What Gould says, however, is that the historical methods are crucial in arriving at the proper results in the historical sciences such as geology, evolutionary biology, cosmology and anthropology. In the course of his speech at the GSA annual meeting, he moves over to his favourite topic: viewing the story of the universe as a never-ending sequence of contingencies and the string of what-ifs that they prompt. An interesting parallel can be seen in the philosophy of Kuhn. He introduced the idea that science does not progress through the linear accumulation of knowledge but through intermittent succession of stasis and revolution – a.k.a. paradigm shifts. Gould’s theory of contingency, or what may be called punctuated equilibrium, in evolutionary mechanics closely resembles these paradigm shifts as expounded by Kuhn. Contingency is used as a creative tool in the hands of novelists like Leo Tolstoy. More recently, Kurt Vonnegut used contingency and the evolutionary theme in his novel Galápagos (1985). It is a story of a group of people marooned on the imaginary island of Santa Rosalina, within the Galápagos archipelago. The world is in the throes of a financial meltdown, followed shortly after by a disease outbreak that made the humans infertile (à la AIDS), leaving the Santa Rosalina people the only humans in the world capable of reproduction. After several million years, they have evolved into a physical form resembling a furry seal with a snout and flipper like hands and able to walk upright. The narrator blames the unusual size of the human brain as the source of all problems of humanity. In Vonnegut’s novel, it is natural selection that ultimately finds a way to develop a narrow, pointed head for the descendants of Santa Rosalina suited for swimming, by reducing the size of the brain and making them less intelligent. Few would have known if Gould read Galápagos before he developed the idea of contingency in his scientific writings, which subsequently appear in his famous book Wonderful Life (1989). He had admitted his debt to the Hollywood film It’s a Wonderful Life (1946).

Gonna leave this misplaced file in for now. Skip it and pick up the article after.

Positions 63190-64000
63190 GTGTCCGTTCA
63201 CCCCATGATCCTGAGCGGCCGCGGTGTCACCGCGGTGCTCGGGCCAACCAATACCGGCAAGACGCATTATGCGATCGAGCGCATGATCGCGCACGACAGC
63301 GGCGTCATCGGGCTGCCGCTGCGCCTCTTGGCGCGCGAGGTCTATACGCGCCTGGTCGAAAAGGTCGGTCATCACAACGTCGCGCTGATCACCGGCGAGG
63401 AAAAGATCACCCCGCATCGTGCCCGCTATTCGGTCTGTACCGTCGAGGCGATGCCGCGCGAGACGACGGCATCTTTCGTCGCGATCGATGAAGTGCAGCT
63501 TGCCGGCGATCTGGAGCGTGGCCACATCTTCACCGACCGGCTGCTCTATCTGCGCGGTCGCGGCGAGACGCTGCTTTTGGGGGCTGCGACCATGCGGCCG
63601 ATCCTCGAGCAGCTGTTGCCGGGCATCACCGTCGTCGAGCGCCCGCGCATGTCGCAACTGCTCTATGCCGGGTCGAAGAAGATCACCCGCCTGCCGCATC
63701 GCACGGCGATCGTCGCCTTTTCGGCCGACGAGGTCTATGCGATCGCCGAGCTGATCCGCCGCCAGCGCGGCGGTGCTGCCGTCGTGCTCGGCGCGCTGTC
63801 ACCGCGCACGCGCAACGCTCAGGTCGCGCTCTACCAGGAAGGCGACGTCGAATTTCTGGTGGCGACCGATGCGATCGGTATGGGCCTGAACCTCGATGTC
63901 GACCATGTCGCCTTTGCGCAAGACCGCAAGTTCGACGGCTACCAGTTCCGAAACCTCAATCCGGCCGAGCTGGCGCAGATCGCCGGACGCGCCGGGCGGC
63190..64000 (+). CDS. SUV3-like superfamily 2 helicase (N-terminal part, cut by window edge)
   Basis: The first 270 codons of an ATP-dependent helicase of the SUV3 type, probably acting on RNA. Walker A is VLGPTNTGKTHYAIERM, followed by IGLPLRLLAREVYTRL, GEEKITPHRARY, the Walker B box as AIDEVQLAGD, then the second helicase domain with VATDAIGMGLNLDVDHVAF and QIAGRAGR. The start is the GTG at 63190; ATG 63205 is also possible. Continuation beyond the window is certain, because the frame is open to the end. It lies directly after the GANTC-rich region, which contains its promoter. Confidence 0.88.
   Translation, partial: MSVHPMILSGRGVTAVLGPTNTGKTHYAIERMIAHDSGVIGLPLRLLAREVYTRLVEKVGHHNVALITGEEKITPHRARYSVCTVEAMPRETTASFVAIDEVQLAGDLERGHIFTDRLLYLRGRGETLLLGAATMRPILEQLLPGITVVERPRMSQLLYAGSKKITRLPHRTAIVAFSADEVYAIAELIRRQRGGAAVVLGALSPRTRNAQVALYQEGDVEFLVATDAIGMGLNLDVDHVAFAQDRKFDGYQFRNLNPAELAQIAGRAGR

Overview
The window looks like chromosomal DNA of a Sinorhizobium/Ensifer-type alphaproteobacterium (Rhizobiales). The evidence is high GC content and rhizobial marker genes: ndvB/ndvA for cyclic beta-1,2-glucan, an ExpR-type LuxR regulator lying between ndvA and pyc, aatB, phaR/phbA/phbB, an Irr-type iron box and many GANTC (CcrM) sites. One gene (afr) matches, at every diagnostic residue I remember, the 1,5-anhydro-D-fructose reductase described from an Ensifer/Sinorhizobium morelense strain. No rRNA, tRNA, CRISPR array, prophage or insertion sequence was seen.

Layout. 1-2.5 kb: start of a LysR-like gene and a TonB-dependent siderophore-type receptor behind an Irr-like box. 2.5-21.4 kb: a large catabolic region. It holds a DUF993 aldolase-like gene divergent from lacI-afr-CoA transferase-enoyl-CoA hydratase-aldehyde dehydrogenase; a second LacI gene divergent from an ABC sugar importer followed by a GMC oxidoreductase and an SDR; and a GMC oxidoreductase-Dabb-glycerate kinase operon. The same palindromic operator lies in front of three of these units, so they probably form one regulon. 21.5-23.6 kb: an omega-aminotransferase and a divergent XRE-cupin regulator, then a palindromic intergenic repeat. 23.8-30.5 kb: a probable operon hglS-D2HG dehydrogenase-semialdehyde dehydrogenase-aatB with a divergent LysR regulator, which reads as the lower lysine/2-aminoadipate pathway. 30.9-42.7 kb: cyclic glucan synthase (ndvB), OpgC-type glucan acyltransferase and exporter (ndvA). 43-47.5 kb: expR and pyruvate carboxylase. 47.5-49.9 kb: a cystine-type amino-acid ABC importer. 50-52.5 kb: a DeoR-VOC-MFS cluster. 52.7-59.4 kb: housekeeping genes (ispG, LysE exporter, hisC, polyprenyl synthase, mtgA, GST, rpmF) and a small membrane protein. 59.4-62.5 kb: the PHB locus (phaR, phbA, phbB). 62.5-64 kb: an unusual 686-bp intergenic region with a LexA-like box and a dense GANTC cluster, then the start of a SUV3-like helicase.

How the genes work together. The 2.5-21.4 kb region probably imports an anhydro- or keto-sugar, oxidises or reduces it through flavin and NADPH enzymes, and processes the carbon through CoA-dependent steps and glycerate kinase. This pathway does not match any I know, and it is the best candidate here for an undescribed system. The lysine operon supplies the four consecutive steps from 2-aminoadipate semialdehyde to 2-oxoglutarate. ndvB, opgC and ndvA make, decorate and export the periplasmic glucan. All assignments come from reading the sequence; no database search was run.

In the last part of his book, Gould writes, “… we are an improbable and fragile entity, fortunately successful after precarious beginnings as a small population in Africa, not the predictable end result of a global tendency. We are a thing, an item of history, not an embodiment of general principles.”This is why he says the Pikaia is an icon. The Pikaia was a small annelid-like worm, the world’s first known soft-body fossil chordate from the Burgess shale, a 500-million-year-old oceanic deposit in Canada containing numerous weird fossilised soft-bodied marine organisms. The worm was from the Cambrian age and probably a predecessor of fish and an ancestor of vertebrates. Now, play the tape of life again, as the guardian angel does in It’s a Wonderful Life and imagine if the Pikaia had not survived the Cambrian decimation. This time, the contingency requires that we humans do not appear in history, as well as creatures ranging from the shark to the orang utan. What single natural law can predict the Pikaia’s chances of survival through the evolutionary net? What law can describe the eventual emergence of man on the African Pleistocene steppes after billions of years? Gould does not say that this is a random event to be explained away by historical antecedents. Like in physics, we see the primacy of initial conditions: change one of them and you get a different result. What is more important is how long-term behaviour is sensitive on the values of the initial conditions, resulting in the generation of an evolving variable called the strange attractor. Does it mean that past experience can always be counted on to predict the future? For example, in 2018, the pace of anthropogenic activities and the rate at which they impact the global climate has no antecedence. We also presume that the scale of human activities is unprecedented in Earth’s history and therefore that we have no clues in the rock archives to predict what will happen next. The lack of historical precedence makes Gould’s contingencies relevant herein 2002, John Harte listed several questions that have no answers in the chapters of nature’s textbook. They included ‘how will climate warming alter life’, ‘what is the role of biodiversity in maintaining essential Earth system processes’ and how do we reach the goal of a sustainable future’. Harte’s view is that many of the models in Earth system science are extremely complex with many adjustable parameters, making them unfalsifiable. But falsifiability, according to Popper, is an inherent component of research that helps test any scientific hypothesis. To tide over this difficulty, some advocate a unification of methodologies, of the natural sciences and the physical sciences. Such studies, by default, incorporate a methodological pluralism, a best of both worlds. Indeed, newer scientific questions posed by Earth system processes demand a paradigm shift towards the integration of both approaches.